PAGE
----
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State Must Provide Gender Confirmation Surgery To Idaho Inmate Adree Edmo

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The 9th Circuit Court of Appeals has ruled that the state of Idaho must provide sex reassignment surgery to inmate Adree Edmo.

The panel of three judges agreed with Federal District Judge B. Lynn Winmill’s ruling in Edmo’s favor last December, writing that his findings were “logical and well-supported” and that “responsible prison officials were deliberately indifferent to Edmo’s gender dysphoria, in violation of the Eighth Amendment.”

[ Go in-depth on Adree Edmo's case with our podcast LOCKED.]

That means Edmo will be the first transgender inmate in the nation to receive sex reassignment surgery through a court order. The ruling could have a ripple effect in western states and potentially across the nation, as prison officials grapple with the rights of transgender inmates and their medical needs.

Idaho Gov. Brad Little (R) called the ruling “extremely disappointing” and that the state will appeal the case to the U.S. Supreme Court.

Edmo is diagnosed with gender dysphoria, which can cause a person severe distress stemming from being born in a body that does not match their gender identity.

Treatments for gender dysphoria can vary – some people experience relief by dressing in their desired gender and receiving hormone treatments. Others require more medically intensive transition-related care, such as mastectomies or gender confirmation surgery.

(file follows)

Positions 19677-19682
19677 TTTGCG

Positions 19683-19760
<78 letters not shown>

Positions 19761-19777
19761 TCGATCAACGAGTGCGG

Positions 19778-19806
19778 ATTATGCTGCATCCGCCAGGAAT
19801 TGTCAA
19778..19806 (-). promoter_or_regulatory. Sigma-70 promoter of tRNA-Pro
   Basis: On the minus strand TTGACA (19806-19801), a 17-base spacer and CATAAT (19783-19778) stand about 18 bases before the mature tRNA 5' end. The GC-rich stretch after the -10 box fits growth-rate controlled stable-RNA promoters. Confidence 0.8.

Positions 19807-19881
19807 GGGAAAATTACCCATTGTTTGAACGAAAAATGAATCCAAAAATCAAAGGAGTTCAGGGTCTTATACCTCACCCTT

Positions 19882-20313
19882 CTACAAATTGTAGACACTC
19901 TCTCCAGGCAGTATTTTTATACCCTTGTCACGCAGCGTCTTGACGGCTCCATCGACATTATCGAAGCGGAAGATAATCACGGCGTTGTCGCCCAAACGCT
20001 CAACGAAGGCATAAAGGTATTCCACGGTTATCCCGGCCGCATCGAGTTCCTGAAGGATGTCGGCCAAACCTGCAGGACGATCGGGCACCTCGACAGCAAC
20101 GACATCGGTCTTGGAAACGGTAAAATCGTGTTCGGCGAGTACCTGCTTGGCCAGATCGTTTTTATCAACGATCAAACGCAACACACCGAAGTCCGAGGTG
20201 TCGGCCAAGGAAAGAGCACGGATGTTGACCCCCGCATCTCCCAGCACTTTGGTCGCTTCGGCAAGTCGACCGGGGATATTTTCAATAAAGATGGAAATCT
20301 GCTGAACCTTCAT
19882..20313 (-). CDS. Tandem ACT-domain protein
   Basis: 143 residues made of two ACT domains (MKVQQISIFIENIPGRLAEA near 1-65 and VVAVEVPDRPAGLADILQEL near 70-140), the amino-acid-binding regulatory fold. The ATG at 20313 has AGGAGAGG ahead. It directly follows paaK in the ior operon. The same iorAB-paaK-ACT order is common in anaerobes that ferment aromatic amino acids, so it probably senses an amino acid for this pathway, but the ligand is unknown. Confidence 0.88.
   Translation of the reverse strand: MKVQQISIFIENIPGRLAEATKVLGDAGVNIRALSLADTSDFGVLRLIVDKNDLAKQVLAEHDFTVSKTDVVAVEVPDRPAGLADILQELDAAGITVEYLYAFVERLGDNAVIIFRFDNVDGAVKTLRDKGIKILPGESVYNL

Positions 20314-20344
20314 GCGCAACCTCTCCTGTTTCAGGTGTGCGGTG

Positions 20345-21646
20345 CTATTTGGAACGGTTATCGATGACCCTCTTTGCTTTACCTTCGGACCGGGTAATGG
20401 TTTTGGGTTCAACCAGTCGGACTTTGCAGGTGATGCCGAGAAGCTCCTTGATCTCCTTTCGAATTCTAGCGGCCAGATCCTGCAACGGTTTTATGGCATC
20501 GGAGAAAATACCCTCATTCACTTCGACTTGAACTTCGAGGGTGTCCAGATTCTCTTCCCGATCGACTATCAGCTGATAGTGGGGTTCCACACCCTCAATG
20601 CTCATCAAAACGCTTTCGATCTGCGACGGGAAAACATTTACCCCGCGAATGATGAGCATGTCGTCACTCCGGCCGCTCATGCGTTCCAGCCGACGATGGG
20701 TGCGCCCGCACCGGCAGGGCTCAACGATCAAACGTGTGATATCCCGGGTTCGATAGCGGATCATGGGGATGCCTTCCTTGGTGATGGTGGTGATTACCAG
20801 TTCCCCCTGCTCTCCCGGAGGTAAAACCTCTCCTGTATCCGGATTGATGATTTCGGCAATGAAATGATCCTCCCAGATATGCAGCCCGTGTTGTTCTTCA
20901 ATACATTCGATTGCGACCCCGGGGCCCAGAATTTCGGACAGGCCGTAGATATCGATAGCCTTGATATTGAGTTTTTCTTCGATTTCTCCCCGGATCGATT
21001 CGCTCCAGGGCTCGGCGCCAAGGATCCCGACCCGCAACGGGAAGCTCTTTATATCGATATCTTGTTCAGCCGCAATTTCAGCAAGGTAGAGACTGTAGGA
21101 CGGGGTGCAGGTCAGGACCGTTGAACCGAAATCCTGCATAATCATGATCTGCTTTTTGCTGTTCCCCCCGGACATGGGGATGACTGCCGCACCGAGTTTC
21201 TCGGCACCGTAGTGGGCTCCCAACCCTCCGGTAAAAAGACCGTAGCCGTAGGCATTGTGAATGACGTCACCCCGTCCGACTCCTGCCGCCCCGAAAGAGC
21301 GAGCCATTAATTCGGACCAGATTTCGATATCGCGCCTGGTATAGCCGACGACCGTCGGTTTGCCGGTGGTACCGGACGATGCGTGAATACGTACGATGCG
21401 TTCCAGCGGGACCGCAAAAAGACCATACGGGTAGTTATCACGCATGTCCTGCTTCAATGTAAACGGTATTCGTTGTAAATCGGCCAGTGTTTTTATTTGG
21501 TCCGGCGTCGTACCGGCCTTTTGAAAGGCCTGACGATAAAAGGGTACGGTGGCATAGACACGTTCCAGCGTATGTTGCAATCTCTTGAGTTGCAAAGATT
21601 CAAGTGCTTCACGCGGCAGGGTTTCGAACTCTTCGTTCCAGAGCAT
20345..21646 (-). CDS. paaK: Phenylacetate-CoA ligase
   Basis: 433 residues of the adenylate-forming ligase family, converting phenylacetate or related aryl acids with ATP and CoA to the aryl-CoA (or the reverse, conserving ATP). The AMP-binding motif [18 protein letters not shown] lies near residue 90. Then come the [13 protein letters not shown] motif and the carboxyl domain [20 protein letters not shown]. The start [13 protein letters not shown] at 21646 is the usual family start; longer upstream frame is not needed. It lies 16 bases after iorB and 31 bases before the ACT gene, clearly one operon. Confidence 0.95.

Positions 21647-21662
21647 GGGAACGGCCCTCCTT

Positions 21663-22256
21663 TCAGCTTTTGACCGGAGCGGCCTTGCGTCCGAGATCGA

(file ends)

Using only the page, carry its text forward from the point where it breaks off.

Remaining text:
“...prison authorities have not provided that treatment despite full knowledge of Edmo’s ongoing and extreme suffering and medical needs,” the judges wrote.  

Out of desperation, Edmo has twice attempted self-castration while in prison to try to alleviate her symptoms of gender dysphoria and more closely conform her physical body to her gender identity.

The ruling doesn’t mean that the Idaho Department of Correction will now have to provide gender confirmation surgery to all transgender inmates. Rather, it sets a standard for providing the surgery to certain inmates who experience severe gender dysphoria and for whom the surgery is deemed medically necessary.

The federal district judge ruled in Edmo’s favor in December 2018 and ordered the prison to provide the surgery. In January 2019, Gov. Little appealed that ruling. Now that the 9th Circuit has agreed with the lower judge, the state and Corizon will have to move forward with arranging for the procedure, which can cost between $20,000 and $30,000.

A temporary stay halting the procedure will lift in a few weeks, according to her lawyers, pending the state’s appeal.

Edmo is serving a 10-year sentence for sexually abusing a 15-year-old boy when she was 22. Edmo is scheduled for release in 2021 and is not eligible for parole. Per Idaho Department of Correction policy, she will be transferred to a state women’s prison following the surgery.

The state of Idaho has 90 days to appeal the ruling to the Supreme Court. In a statement, Little wrote, “We cannot divert critical public dollars away from the higher priorities of keeping the public safe and rehabilitating offenders.”

“The hardworking taxpayers of Idaho should not be forced to pay for a convicted sex offender’s gender reassignment surgery when it is contrary to the medical opinions of the treating physician and multiple mental health professionals,” he wrote.

But the 85-page opinion from the 9th Circuit repeatedly rejected those opinions from Edmo’s healthcare providers.